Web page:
Based on the audit, the Ministry of Social Affairs and Health and its subordinate administration have not managed to steer patient and client safety in a long-term and consistent manner. Strategic steering should be systematic, and the implementation of national targets should be ensured through systematic monitoring.
The national steering of patient and client safety aims to ensure that health and social services are safe and effective. The audit targeted at patient and client safety work examined how the Ministry of Social Affairs and Health and its subordinate administration have managed, steered and monitored patient safety in healthcare and client safety in social welfare and supported the service providers and organizers during the past ten years.
According to the audit, there have been interruptions and slowness in the steering of patient and client safety. The responsibilities of different authorities overlap. Many of the key national targets for patient and client safety have not been met. The steering should be systematic, and the steering of central government and its coordination should be developed to promote consistency.
The laws and regulations governing patient and client safety do not form a clear entity. In addition to laws and regulations, patient and client safety has been steered by various guidelines. The legislation related to patient and client safety and self-monitoring should be unified. Harmonized legislation would also contribute to the implementation of consistent information steering.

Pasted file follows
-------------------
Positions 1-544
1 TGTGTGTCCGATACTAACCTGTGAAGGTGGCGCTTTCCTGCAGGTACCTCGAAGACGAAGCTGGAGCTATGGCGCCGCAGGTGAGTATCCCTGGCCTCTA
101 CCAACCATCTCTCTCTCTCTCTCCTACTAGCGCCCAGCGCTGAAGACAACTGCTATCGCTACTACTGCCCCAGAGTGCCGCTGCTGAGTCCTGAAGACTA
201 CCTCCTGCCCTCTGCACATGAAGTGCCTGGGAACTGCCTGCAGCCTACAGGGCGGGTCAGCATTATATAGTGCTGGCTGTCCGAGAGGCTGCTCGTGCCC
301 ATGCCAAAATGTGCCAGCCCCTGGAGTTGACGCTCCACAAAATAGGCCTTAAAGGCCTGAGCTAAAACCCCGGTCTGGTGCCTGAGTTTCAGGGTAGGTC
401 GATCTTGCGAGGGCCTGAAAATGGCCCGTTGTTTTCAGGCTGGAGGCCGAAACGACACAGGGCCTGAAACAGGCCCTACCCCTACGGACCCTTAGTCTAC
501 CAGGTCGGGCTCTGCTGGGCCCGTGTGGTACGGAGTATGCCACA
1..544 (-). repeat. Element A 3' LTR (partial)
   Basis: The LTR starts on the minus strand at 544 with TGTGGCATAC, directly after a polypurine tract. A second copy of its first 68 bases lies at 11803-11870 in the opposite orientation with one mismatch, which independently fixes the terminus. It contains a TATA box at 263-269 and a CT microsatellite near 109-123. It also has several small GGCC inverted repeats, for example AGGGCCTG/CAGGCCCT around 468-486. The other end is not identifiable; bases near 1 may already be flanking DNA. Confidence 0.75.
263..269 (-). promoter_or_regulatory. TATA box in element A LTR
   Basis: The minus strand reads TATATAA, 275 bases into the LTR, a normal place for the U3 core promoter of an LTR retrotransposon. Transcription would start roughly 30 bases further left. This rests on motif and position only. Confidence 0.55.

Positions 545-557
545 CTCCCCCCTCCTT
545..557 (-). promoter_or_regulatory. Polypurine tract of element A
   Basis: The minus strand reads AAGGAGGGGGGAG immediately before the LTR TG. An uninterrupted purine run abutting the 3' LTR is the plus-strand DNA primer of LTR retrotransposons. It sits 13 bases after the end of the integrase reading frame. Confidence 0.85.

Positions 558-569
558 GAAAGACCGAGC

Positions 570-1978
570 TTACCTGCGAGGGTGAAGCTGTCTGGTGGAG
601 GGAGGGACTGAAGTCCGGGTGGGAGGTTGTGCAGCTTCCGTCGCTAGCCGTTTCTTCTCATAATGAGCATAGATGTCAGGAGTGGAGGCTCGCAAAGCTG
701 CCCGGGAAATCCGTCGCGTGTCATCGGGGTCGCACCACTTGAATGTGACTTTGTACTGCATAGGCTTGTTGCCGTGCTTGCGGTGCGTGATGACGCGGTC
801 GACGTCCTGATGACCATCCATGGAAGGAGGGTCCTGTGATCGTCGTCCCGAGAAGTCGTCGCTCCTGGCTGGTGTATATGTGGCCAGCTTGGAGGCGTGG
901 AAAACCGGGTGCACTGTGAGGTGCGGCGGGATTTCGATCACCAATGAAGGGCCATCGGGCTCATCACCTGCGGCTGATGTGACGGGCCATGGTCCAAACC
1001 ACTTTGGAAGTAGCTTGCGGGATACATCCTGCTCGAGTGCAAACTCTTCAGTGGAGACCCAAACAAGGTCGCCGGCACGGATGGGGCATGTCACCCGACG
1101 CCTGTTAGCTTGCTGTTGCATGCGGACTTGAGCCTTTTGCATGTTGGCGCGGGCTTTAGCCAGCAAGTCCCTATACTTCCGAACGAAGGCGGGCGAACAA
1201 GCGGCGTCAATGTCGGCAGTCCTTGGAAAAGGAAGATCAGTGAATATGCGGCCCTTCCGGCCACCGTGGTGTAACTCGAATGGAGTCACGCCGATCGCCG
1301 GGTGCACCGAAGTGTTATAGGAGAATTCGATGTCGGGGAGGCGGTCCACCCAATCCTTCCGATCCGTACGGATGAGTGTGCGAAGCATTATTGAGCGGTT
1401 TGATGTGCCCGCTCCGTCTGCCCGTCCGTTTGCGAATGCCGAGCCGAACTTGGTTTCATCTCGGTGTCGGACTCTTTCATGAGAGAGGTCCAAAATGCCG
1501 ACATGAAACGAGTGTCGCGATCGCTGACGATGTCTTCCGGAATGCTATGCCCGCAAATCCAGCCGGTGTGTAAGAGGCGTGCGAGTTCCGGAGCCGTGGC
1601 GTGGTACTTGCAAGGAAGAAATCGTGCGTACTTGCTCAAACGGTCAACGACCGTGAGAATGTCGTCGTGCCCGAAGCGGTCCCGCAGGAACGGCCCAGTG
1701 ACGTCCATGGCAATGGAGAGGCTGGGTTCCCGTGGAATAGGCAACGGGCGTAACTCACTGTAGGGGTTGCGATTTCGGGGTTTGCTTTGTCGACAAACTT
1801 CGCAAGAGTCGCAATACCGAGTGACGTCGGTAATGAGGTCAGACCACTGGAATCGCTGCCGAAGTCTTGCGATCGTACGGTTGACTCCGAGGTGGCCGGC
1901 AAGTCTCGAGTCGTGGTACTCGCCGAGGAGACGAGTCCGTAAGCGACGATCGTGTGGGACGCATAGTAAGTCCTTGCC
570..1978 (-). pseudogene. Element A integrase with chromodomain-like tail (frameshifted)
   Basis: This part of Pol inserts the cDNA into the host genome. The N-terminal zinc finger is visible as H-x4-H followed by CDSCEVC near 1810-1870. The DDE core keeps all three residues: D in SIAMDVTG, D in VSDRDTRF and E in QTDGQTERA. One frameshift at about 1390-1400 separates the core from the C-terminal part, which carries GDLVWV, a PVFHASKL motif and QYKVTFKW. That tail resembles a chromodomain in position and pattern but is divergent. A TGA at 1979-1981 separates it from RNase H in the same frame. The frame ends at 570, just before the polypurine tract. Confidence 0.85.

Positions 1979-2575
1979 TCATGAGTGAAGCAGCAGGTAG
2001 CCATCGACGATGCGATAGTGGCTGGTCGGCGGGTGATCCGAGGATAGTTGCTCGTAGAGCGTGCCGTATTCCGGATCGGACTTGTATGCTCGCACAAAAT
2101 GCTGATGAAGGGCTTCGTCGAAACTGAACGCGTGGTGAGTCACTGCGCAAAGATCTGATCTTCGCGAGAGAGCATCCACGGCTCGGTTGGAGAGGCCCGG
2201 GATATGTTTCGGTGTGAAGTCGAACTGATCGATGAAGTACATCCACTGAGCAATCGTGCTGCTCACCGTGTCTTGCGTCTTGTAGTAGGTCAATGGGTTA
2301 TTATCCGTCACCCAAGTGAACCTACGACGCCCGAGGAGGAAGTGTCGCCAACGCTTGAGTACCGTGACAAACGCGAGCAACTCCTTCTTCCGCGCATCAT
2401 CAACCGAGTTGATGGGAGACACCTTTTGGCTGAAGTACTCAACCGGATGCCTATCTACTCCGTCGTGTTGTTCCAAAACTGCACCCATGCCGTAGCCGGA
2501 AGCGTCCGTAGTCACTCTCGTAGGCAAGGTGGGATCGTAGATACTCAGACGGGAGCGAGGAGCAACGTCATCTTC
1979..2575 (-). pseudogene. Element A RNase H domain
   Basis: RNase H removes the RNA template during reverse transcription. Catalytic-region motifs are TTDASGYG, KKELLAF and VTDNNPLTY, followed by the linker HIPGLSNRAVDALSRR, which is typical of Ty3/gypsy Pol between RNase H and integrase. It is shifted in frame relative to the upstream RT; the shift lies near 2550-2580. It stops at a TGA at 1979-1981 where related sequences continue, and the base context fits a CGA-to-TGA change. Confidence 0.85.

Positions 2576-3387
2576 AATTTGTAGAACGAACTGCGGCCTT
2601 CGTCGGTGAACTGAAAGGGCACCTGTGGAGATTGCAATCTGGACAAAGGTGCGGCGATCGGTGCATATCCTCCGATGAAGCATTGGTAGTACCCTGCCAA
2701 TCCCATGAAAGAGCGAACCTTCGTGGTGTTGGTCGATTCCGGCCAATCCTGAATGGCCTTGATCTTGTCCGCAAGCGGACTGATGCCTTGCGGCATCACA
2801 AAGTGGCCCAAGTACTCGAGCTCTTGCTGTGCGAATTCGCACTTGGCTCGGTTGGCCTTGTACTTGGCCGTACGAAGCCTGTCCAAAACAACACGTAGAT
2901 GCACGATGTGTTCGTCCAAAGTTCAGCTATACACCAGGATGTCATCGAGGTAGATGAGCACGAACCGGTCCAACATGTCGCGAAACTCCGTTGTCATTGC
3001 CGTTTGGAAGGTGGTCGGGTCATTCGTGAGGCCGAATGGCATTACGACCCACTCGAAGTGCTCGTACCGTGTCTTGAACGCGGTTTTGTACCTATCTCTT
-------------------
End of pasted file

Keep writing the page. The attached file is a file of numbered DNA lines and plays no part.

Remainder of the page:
National patient and client safety strategies underline the importance of monitoring. Statistics and registers should provide indicator data reflecting the quality and safety of services. Based on the audit, national data on patient and client safety is fragmented and incomplete. The key indicators have not been defined. No nationally uniform picture is available of incidents, deviations and risks. On the other hand, there is a lot happening at the moment in the development of information related to patient and client safety. The development of national information must be continued.
There are no accurate figures showing the economic significance of errors, deviations and negligence in health and social services. The OECD estimates that around 15% of healthcare costs are spent on correcting medical malpractices and injuries caused by them.